Q: How To Test a Compressor?
If you’re wondering how to check compressor — it depends on what you’re testing it for. This can include leakage, short circuits, oil-contaminated air, or pressure consistency. To discover how to investigate these common areas of malfunction, together with other typical problems, check out my Air Compressor Troubleshooting page.
Q: How Long Do Air Compressors Last?
This depends on many factors, including:
- Quality of the build and design.
- Running hours.
- Correct use.
- Maintenance frequency.
However, if you want a definitive answer to the question how long does an air compressor last — a properly cared for and regularly serviced compressor should run for ten to fifteen years.
Q: How Many Amps Does an Air Compressor Use?
A typical home-style 7.5 horsepower air compressor will draw 23-24 amps. Hence, it’s important to ensure that your circuit breaker or extension cord has sufficient capacity to deal with this load. For more information on the electrical requirements of compressors and their concomitant safety, check out this link.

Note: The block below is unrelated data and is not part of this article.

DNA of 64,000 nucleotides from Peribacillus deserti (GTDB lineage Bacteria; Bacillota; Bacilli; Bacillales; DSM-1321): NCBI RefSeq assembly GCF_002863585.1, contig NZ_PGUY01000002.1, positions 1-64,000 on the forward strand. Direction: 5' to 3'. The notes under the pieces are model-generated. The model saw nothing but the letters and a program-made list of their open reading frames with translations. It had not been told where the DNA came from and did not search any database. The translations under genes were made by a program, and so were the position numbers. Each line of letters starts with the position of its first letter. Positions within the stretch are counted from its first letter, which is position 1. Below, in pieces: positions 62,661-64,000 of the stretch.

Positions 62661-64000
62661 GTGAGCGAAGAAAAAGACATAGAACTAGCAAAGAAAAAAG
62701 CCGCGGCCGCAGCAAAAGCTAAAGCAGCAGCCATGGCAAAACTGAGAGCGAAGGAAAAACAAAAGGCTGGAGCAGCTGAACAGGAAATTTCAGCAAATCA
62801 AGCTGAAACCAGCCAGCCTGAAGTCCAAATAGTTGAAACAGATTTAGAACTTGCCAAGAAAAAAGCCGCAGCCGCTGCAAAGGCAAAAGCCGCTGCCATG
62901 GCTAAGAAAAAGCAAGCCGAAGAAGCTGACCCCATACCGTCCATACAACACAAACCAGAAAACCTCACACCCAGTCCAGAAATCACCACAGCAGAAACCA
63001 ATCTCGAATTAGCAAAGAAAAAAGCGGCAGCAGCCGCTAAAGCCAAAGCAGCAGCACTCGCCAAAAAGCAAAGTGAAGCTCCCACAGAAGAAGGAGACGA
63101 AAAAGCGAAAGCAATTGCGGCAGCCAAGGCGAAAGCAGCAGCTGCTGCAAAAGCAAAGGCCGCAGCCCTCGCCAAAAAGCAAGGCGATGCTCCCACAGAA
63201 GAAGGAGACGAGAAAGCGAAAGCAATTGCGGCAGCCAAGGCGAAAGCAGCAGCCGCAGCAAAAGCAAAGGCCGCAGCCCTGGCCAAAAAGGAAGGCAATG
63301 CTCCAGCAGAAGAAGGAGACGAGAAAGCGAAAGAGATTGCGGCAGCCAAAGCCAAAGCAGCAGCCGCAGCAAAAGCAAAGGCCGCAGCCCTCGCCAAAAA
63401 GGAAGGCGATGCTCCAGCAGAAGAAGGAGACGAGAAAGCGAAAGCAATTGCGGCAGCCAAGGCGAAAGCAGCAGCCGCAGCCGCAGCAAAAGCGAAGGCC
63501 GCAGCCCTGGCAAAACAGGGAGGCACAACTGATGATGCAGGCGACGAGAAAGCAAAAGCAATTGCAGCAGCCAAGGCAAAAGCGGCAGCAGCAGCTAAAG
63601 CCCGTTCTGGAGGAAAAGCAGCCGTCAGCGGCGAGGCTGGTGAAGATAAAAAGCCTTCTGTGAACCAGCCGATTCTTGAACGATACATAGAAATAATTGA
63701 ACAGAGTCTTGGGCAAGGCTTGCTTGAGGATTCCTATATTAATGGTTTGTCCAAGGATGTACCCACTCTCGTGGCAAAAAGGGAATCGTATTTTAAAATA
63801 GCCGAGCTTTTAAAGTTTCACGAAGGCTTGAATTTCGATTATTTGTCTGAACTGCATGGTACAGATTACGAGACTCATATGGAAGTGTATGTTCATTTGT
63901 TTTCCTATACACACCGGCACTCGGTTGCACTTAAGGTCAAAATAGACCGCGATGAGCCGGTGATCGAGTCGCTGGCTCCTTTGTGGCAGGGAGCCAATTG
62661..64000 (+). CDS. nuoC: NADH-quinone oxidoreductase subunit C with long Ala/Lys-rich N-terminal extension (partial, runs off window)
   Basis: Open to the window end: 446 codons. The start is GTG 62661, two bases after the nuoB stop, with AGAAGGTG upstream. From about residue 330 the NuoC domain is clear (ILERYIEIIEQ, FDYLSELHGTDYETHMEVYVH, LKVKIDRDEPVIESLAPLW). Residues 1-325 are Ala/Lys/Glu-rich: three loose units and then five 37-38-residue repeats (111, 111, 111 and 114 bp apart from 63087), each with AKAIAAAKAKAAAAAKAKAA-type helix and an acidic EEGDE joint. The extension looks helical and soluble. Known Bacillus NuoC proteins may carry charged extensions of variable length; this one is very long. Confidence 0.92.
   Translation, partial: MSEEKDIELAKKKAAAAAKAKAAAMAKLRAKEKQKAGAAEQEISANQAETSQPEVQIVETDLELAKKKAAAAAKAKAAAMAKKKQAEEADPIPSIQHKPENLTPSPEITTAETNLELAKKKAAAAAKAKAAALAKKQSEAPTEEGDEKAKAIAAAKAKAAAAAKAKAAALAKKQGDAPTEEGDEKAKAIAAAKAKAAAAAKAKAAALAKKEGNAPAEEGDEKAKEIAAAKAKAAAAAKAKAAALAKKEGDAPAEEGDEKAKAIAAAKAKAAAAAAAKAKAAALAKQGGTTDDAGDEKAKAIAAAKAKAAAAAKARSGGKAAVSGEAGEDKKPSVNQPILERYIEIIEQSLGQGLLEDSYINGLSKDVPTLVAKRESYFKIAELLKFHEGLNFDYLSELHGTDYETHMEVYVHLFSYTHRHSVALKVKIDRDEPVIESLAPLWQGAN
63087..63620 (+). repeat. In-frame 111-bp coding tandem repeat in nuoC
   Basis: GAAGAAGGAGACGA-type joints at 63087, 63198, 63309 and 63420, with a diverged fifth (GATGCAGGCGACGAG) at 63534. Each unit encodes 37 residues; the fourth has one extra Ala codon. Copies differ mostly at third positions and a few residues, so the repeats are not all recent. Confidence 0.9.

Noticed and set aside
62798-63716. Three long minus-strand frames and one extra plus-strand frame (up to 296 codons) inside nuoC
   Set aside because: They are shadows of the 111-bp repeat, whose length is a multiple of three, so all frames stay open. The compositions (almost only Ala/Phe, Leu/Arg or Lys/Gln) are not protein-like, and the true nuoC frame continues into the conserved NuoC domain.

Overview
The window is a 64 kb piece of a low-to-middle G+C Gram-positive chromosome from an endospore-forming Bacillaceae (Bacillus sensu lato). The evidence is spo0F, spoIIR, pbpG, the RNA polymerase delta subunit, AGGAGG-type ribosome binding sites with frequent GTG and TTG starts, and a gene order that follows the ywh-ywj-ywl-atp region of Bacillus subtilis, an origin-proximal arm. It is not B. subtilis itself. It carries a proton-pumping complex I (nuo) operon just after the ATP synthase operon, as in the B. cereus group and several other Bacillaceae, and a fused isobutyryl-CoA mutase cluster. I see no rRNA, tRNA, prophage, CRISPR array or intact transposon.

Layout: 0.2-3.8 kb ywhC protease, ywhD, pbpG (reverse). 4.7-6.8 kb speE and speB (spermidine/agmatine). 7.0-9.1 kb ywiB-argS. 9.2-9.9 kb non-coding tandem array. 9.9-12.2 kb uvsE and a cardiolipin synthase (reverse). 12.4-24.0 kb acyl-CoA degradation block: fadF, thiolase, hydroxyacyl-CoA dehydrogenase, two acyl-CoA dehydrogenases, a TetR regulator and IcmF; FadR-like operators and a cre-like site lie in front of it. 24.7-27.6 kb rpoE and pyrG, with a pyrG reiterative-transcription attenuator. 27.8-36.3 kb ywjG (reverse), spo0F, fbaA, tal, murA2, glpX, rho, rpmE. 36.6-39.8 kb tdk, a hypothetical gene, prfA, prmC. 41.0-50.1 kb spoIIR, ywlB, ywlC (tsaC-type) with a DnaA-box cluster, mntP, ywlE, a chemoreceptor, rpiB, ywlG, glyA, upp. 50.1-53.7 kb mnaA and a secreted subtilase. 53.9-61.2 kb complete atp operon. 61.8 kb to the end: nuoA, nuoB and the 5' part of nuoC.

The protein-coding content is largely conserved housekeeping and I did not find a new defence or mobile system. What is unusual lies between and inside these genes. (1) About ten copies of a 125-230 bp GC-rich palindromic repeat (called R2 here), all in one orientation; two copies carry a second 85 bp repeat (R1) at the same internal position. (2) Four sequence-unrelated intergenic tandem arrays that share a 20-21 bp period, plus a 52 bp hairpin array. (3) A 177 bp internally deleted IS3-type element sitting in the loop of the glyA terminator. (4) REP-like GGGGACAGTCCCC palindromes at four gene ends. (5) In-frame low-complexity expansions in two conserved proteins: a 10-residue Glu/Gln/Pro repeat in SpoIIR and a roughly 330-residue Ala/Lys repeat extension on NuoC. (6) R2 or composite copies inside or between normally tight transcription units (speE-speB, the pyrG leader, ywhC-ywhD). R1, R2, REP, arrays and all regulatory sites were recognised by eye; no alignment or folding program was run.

Q: Is It Easy to Understand How a Compressor Work?
Yes. It’s quite straightforward to grasp how a compressor work in the home-consumer market. In short, atmospheric air is drawn into the compressor and stored in a reservoir. As the amount of gas increases, the available space inside decreases, elevating the pressure to be used by your pneumatic tool.
Q: How Long Do Compressors Last if Used Every Day?
If you’re wondering how long does a compressor last when used daily — the answer can be up to 20 years. However, this assumes that you purchased a quality and durable compressor to begin with — and that you regularly maintain and service the machine throughout its life.
Q: How Compressor Work Without Electricity?
If you’re working away from power outlets — you can utilize a gasoline-driven compressor, or alternatively run a diesel generator.
Two-Stage Air Compressor – Brian S. Elliott, CC BY-SA 4.0